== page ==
Labour guidelines ‘violated’ on NYU Abu Dhabi campus

An independent investigation has found “substantial evidence” to support reported allegations of violations against Labour Guidelines during the construction of the New York University’s main campus in Abu Dhabi, in the United Arab Emirates.

But it also found that the conditions were not as widespread as reports had implied and it appeared from interviews that “the majority of workers involved in constructing the main campus, to varying degrees, benefited from the protections of the Guidelines”.

The investigator’s report shines a light on the complex challenges that universities can face when building foreign campuses.

New York University, or NYU, and Tamkeen – a subsidiary of the governing agency of Abu Dhabi, which was set up to deliver the project and charged with overseeing compliance with workers’ rights – had called for the independent investigation in response to numerous allegations in the media and reports of non-governmental organisations.

The investigation was carried out by Nardello & Co, a global investigations company led by former US federal prosecutors. Its mission was to determine if the allegations were true and to make recommendations to strengthen procedures for complying with the Labour Guidelines.

According to Nardello’s report, published last month, the allegations included claims that the arrest, dismissal and deportation of some workers constructing the main campus during strikes related to the working conditions were in breach of Labour Guidelines.

Other allegations included:
  • • that recruitment fees – which are illegal in UAE but common in many workers’ home countries – had not been paid to workers;
  • • that employers had taken and held workers’ passports in violation of the guidelines;
  • • late payment and failure to pay back-pay;
  • • forcing workers to work overtime against their wishes; and
  • • labourers living in substandard housing conditions.
'Filthy, overcrowded housing'

For instance, The Guardian reported in 2013 that 43 Bangladeshi workers were living in “filthy, overcrowded camp housing” and were “crammed nine or ten to a windowless room”. Human Rights Watch also documented their case and identified them as painters.

The New York Times reported that Main Campus project workers were living in “squalor” and quoted a worker named ‘Munawar’ who said men were having to sleep “three to a stack – one on the upper bunk, one on the lower bunk and one below the lower bunk, separated from the floor by only a thin pad for a mattress”.

Tangles of exposed wiring hung from the ceiling and cockroaches climbed the walls, the New York Times reported.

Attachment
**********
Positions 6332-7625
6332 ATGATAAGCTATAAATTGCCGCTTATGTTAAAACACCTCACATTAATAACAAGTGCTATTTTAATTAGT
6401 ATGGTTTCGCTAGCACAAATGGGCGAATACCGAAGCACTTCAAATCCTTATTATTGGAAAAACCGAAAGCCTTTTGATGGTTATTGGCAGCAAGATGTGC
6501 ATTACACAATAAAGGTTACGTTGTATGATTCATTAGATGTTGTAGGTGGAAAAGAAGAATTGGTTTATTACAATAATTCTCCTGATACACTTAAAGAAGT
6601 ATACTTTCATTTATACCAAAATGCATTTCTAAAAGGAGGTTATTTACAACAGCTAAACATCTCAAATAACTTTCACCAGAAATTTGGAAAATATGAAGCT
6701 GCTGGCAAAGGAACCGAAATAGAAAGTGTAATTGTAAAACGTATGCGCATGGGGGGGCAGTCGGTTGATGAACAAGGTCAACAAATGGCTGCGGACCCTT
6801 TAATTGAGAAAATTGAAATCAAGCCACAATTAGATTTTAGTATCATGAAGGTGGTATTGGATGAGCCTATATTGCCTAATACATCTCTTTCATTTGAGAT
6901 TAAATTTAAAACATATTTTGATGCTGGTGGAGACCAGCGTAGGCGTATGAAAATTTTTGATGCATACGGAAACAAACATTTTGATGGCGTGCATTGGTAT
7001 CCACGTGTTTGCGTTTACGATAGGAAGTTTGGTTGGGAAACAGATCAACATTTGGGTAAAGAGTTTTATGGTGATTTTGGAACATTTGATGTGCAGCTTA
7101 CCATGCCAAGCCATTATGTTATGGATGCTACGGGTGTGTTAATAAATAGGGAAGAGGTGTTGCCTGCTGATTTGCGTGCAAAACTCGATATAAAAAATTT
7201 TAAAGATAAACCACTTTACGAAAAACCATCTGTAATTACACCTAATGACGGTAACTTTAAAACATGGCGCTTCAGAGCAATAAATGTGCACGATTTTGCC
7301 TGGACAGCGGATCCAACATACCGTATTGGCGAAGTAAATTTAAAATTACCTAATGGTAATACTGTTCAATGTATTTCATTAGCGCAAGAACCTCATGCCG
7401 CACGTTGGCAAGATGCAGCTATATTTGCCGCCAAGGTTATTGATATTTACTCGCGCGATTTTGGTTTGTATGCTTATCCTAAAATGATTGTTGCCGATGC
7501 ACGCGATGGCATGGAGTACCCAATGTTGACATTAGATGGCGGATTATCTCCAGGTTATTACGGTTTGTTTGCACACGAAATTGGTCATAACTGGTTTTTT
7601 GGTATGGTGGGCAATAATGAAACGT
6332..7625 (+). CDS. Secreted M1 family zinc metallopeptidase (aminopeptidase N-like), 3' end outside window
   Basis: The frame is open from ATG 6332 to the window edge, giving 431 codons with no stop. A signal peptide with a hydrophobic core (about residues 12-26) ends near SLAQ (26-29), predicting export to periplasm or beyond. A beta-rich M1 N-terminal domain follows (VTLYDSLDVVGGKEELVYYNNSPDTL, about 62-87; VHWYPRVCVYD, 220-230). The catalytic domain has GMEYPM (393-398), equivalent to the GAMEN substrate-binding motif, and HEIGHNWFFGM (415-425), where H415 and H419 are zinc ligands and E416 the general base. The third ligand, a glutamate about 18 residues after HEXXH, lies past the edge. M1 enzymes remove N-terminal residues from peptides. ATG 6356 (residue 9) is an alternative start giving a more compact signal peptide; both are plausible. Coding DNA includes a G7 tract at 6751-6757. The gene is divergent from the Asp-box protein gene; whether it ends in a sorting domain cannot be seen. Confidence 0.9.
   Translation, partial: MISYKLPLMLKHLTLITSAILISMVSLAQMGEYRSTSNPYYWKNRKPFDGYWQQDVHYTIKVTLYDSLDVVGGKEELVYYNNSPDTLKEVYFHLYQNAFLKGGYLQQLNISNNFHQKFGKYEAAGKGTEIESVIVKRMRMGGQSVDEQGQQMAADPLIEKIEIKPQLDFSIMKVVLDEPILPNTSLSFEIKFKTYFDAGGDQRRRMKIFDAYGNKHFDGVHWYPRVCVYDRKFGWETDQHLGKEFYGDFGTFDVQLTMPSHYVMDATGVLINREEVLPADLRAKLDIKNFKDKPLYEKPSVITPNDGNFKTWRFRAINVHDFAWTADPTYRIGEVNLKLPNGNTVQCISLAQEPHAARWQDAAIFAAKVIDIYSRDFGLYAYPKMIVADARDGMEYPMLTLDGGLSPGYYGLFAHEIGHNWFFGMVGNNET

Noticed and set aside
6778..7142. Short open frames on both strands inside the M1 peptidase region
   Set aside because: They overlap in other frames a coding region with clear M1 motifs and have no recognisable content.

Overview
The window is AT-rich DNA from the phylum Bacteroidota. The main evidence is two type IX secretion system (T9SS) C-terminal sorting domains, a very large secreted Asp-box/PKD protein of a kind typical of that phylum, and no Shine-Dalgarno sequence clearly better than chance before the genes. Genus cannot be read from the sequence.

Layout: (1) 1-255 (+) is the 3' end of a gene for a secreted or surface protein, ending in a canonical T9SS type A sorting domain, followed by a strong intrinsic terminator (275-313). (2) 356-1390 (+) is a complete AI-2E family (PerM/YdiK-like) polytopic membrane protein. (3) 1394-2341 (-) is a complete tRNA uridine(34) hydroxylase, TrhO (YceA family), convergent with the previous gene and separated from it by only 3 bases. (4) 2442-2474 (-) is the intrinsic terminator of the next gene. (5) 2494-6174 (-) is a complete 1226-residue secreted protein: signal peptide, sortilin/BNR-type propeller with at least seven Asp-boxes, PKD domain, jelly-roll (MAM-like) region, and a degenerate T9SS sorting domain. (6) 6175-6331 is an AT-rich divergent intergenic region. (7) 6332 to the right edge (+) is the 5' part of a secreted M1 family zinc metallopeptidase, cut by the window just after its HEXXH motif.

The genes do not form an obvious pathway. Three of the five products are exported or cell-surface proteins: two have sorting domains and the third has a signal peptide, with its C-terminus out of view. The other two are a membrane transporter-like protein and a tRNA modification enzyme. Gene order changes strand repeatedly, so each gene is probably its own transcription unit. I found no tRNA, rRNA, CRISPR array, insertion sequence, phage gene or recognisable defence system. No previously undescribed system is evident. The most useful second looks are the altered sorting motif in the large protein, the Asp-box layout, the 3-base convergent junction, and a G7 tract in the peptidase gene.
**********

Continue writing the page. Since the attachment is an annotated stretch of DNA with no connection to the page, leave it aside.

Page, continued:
In addition it was alleged that monitoring of compliance with the Labour Guidelines was ineffective.

However, the investigators found that on at least eight occasions involving seven different contractors the monitors found workers housed in substandard accommodation outside of Operative Villages on Yas Island, which had been specifically fitted to comply with the Labour Guidelines.

And in all of those cases the monitors required the subcontractor to relocate its workers to the Yas Island facility. Two exceptions were made in cases where workers had requested to stay in their location for cultural reasons.

In the case of the 43 painters, reports of which first alerted NYU and Tamkeen to the compliance gap, the monitors believed they were working for an exempt subcontractor.

NYU and Tamkeen nevertheless took action to move any remaining members of the company and any other exempt Main Campus workers living in substandard housing to Yas Island, which in the case of the 43 painters Human Rights Watch has corroborated.

Insufficient understanding

Overall, the investigation found that although monitors did not spot all violations, they did make repeated efforts to ensure compliance.

The real problem was that there was insufficient understanding by all key parties of the challenges in implementing and enforcing enhanced standards for the workers.

“We concluded that the single most significant problem was not one of enforcement of the Labour Guidelines, but rather the exclusion of thousands of workers from the protections afforded by these guidelines,” Nardello said in its report.

The investigation arose from New York University’s decision to open an NYU campus in the Emirate of Abu Dhabi, in the United Arab Emirates.

Construction projects in the UAE and the wider Gulf region rely on the use of migrant labourers, many of whom come from the Asian subcontinent. These labourers often encounter difficult working conditions and abusive labour practices, Nardello said.

NYU and its government partners sought to take responsibility to protect workers by adopting principles to ensure fair working conditions to those involved in the construction and operation of the NYU campus and by implementing a compliance monitoring regime, Nardello said.